• I just did this via Chrome browser (won’t work with anything else):

    I have to say that “interactive” and “cinema” don’t go together well for me. There’s something about breaking the fourth wall, as well as having to move around (in this case, your mouse, phone, or tablet) to make effects occur, that really takes me out of the artform.

    Anyone else try that yet?

    • I didn’t care for Just A Reflektor. It’s just a passive and cheesy visual effect overlay. And the lame song doesn’t help either.

  • Um… By the end of this I found myself wondering if he had never heard of a video game. I make video games for a living. What I heard described in that clip was essentially a video game. Subscription based games may be never ending by design, but in order to ship a disc, you better believe interactive stories have a finite ending, it may take you 60+ hours to get there, and some endings are better than others, but they have endings. I remember growing up reading choose your own adventure books where you’re reading along and you get to certain pages that said for this to happen go to page ## and for that to happen go to page ##. That’s about as interactive as I’d want a movie to be. I don’t have hours on end to watch (play?) a movie. Hell, if it wasn’t because of my job, I wouldn’t have hours on end to play video games either.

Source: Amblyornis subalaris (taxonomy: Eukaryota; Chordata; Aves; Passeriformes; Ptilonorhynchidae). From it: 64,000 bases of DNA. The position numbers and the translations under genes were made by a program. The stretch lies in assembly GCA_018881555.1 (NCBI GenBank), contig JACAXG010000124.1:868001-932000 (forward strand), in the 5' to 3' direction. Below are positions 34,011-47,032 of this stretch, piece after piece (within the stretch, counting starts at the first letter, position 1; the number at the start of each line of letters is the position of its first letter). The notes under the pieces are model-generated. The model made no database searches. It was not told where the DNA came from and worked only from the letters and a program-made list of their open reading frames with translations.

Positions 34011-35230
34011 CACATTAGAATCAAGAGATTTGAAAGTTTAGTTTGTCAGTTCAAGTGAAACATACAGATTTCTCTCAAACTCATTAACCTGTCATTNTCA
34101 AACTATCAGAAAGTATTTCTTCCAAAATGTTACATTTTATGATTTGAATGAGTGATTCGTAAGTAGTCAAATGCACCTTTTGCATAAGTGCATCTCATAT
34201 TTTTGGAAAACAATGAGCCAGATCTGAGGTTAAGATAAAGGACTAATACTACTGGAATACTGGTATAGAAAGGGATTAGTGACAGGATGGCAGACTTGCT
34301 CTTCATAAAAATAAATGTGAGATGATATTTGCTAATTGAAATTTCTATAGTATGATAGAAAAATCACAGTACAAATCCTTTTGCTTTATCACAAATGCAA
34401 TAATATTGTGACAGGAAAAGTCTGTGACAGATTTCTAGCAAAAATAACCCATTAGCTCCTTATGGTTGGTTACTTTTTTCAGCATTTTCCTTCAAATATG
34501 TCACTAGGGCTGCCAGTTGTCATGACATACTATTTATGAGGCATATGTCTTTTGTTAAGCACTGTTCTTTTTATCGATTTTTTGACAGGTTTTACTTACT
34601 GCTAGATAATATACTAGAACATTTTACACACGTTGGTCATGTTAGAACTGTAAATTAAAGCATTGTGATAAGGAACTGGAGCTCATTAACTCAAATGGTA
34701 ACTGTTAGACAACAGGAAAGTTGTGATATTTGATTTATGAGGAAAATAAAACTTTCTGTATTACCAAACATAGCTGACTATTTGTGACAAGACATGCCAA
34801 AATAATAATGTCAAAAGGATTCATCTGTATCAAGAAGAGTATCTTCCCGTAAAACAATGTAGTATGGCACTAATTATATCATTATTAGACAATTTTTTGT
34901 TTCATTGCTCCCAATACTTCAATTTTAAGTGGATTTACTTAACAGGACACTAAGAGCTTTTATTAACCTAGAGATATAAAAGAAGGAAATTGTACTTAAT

• I recently was working in something as a “choose your own adventure type horror film” but realizing there is no media outlet for it except via computer I put it away for later. Until Netflix has chapters like a DVD this wouldn’t work in the public.

  • The irony of this video is that the editing and split-screening distract from what he’s saying which means the author’s content is being undermined by its chaotic presentation.